The Postal Service got it right

May 9, 2007 by Jared Goralnick

Mailbox We should receive all forms of mail once per day.

Can you imagine a world where the mailman would show up a bunch of times each day?  Where weekend activities were interrupted by bills and packages at various times?

Sounds foreign…and kind of annoying.  But that’s email.  And that’s what’s wrong with it.

The Postal Service (USPS, not the band) got it right–interruptions should not come throughout the day unwelcome; they should come once, and as predictably as possible. If we all were to check our email less often, we’d all be a little more sane and a lot more productive.

Today is the first day I’ve checked my email (both work and personal) twice: once just before lunch and once at 4:00. I haven’t decided yet how to treat the evenings…but I will say that today’s been one of the most productive days I’ve ever had…but let me qualify that, I didn’t have a single deadline today, nor do I tomorrow or Friday or Monday. I’ve gotten this much done in a day before, but never with so few responsibilities breathing down my neck.

My motivation for this comes from a number of sources. First, Timothy Ferriss’ prescriptive and challenging new book, The 4-Hour Workweek explains the many merits of checking email less and offers a series of approaches for making you successful with it. Second, I needed it: the more people and projects I’m working with, the more communication it mandates with clients and employees. This sort of project management wasn’t the only thing I was doing, but it came up so many times during the day that it’d become virtually impossible to focus on the real stuff: the projects that require time and focus (and really where my energy should be).

I don’t know that I can keep up this habit, and I haven’t nailed down my exact approach yet (for example, I’d like to be able to send email even if I’m not checking it and how to do that’s not super easy when using Offline Mode on an Exchange server). I also am not sure if I’m going to clear my inbox to zero and rely much more heavily on my calendar as I’ve been trying. All I know is that I was focused all day today and I pushed out a lot of projects. And, at two times during the day, I managed to read and reply to all my emails–batching, as the GTD folks would say. Strangely in a mere 25 minutes I went through 30 emails and had a completely empty inbox.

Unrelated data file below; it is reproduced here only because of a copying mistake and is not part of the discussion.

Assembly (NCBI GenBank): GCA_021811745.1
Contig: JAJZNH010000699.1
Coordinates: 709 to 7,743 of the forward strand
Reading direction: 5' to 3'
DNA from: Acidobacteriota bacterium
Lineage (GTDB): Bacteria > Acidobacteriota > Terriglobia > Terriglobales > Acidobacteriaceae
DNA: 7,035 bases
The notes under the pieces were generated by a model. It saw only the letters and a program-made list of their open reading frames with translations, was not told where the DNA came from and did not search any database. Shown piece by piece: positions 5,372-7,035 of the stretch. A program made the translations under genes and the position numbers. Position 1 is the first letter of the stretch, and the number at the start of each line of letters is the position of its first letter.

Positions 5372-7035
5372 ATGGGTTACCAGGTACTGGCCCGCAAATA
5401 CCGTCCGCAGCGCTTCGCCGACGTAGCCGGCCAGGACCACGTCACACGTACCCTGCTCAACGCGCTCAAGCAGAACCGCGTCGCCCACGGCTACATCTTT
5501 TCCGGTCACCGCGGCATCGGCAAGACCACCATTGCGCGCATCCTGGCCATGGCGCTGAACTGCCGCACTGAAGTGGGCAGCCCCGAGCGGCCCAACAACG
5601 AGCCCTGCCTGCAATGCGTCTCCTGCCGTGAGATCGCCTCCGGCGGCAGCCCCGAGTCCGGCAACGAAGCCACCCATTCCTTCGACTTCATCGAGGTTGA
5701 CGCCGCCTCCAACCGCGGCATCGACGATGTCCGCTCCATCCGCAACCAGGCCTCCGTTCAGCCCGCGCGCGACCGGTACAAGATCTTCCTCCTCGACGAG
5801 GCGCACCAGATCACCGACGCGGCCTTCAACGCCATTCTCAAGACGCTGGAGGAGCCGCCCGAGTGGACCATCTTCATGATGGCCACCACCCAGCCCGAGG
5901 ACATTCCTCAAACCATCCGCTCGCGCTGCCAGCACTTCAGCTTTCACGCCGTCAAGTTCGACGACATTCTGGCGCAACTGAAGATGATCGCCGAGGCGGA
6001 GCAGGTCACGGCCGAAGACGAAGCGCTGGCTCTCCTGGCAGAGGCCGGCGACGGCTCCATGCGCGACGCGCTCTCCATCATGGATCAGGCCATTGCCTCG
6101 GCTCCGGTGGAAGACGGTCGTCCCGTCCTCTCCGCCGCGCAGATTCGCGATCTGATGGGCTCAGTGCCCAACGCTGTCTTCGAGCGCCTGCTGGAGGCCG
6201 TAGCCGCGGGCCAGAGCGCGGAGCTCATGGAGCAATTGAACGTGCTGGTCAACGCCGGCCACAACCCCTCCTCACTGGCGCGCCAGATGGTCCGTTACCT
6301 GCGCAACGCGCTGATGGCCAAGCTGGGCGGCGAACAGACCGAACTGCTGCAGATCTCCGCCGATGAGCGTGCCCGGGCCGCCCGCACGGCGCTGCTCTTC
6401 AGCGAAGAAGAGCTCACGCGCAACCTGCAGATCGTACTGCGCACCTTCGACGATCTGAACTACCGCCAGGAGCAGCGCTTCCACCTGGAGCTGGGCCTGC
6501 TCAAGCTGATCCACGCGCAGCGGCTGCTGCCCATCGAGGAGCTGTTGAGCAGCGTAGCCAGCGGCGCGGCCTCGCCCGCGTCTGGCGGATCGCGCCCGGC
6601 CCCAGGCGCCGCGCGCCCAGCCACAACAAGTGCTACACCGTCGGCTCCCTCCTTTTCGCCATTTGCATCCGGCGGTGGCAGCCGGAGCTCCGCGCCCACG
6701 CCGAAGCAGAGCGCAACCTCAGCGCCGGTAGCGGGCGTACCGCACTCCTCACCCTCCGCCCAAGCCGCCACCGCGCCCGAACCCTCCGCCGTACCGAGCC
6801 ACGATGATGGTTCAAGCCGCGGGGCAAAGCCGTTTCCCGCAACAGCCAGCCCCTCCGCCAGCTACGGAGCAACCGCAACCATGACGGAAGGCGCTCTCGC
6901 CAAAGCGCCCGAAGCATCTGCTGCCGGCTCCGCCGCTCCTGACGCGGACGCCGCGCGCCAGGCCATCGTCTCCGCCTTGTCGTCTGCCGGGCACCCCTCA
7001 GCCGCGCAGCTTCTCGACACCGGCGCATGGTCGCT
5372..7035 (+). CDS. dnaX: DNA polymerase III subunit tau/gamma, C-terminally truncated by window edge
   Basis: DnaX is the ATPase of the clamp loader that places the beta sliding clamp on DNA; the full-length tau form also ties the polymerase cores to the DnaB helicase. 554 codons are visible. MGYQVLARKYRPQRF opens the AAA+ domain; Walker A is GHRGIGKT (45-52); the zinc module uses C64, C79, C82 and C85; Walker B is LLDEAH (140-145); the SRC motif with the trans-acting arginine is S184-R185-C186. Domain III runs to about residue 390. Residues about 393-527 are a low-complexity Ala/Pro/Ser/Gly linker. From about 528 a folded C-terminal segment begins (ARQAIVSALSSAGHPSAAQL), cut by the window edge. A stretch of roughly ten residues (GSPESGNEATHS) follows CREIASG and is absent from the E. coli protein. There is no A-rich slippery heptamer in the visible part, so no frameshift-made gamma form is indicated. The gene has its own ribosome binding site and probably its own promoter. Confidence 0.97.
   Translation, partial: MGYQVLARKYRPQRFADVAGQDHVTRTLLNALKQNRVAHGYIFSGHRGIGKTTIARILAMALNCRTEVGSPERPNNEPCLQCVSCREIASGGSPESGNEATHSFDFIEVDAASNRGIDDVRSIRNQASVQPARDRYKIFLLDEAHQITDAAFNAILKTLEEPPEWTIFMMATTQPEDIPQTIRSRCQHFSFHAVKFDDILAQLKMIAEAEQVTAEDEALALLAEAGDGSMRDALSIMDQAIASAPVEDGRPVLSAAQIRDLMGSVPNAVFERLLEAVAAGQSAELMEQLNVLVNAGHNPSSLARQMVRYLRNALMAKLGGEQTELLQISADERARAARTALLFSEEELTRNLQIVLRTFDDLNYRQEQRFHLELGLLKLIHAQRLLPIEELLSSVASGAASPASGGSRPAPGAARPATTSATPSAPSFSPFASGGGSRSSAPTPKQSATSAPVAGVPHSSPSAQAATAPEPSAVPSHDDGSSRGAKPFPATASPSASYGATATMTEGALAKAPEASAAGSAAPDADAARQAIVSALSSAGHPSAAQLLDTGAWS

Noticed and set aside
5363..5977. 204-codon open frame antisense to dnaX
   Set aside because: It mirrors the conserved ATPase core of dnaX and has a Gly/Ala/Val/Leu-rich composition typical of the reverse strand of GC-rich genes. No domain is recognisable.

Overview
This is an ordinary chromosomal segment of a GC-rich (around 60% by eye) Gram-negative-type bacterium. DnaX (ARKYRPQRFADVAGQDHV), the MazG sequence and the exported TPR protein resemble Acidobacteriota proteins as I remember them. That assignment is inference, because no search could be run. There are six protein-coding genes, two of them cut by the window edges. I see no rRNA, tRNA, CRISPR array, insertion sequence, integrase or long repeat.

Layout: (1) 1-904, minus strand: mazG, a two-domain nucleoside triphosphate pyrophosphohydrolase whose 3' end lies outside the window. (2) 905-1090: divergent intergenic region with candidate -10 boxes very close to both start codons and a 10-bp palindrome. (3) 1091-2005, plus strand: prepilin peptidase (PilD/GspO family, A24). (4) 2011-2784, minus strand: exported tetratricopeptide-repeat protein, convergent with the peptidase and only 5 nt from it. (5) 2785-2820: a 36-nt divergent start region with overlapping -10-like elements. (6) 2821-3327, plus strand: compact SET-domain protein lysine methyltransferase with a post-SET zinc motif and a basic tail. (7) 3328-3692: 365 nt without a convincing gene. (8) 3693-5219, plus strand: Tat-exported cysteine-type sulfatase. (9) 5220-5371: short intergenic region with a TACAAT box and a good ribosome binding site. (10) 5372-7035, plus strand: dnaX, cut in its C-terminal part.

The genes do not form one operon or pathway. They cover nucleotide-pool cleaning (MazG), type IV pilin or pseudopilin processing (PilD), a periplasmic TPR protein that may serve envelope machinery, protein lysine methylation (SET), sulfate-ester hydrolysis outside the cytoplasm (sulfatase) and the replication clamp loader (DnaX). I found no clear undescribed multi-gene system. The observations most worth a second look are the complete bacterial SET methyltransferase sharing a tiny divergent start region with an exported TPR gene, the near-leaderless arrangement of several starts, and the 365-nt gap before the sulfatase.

I’m going to keep writing about this. I could tell you more about my approach but I need to see if I can make it stick first. Thank you, Tim Ferriss and Merlin Mann, this stuff can really work. It’s not about working faster…it’s about giving yourself time to focus when you really need it.

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11 Responses to “The Postal Service got it right”

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1 Tweetbacks

  1. tkevintaylor (Kevin Taylor)

    Ah sweet freedom #fb


  1. Maureen

    It’s possible to send out emails without viewing/reading your inbox. I have my work email (exchange server) set up so I can access it via Opera’s messaging client (I also have other email accounts set up there – pop/gmail).

    From any tab/webpage, you can to open a compose tab. Don’t have to be in the mail client.

    You’ve given me a great idea to try out. Thanks!

  2. Maureen

    oops, put tags around “Ctrl + E” so didn’t show in response.

  3. Jared Goralnick

    Hi Maureen,

    Glad I could help! And I’m very familiar with sending email without checking when you’re using a POP based system; that’s easy. And yes, I could certainly use another client to send mail but since Outlook is my primary client that’d be a really long way to do it.

    My solution thusfar has just been to use a separate account I set up exclusively for sending mail (in Outlook). It’s set up as if it would be checking the same mailbox I’m using for Exchange but with POP/SMTP instead of MAPI. And I set it up to only SEND mail and not receive. Then what I do is to send mail I just choose that account from the Accounts drop down and voila I can send while in Offline mode (there’s another Outlook setting you need to tick to ensure you can send/receive in Offline mode, too).

    The other hack is that when you press Ctrl+M or click Send/Receive in Outlook, it processes your Outbox items first. As such, you can get all the messages to send before allowing yourself to check email. The problem with this is if you have a large attachment it won’t send until you’ve already sync’d your Inbox.

    But anyhow, I’m glad I could help. If someone wants more details on these methods, just let me know :-)

  4. Macarena

    It realy works!!! Just today in our Company, We had a problem with our e-mail server, so we were not able to look our incoming e mails and turnsto be that today was the most productive day in weeks!!! I was able to finish a work that I was trying to get done since 2 weeks!

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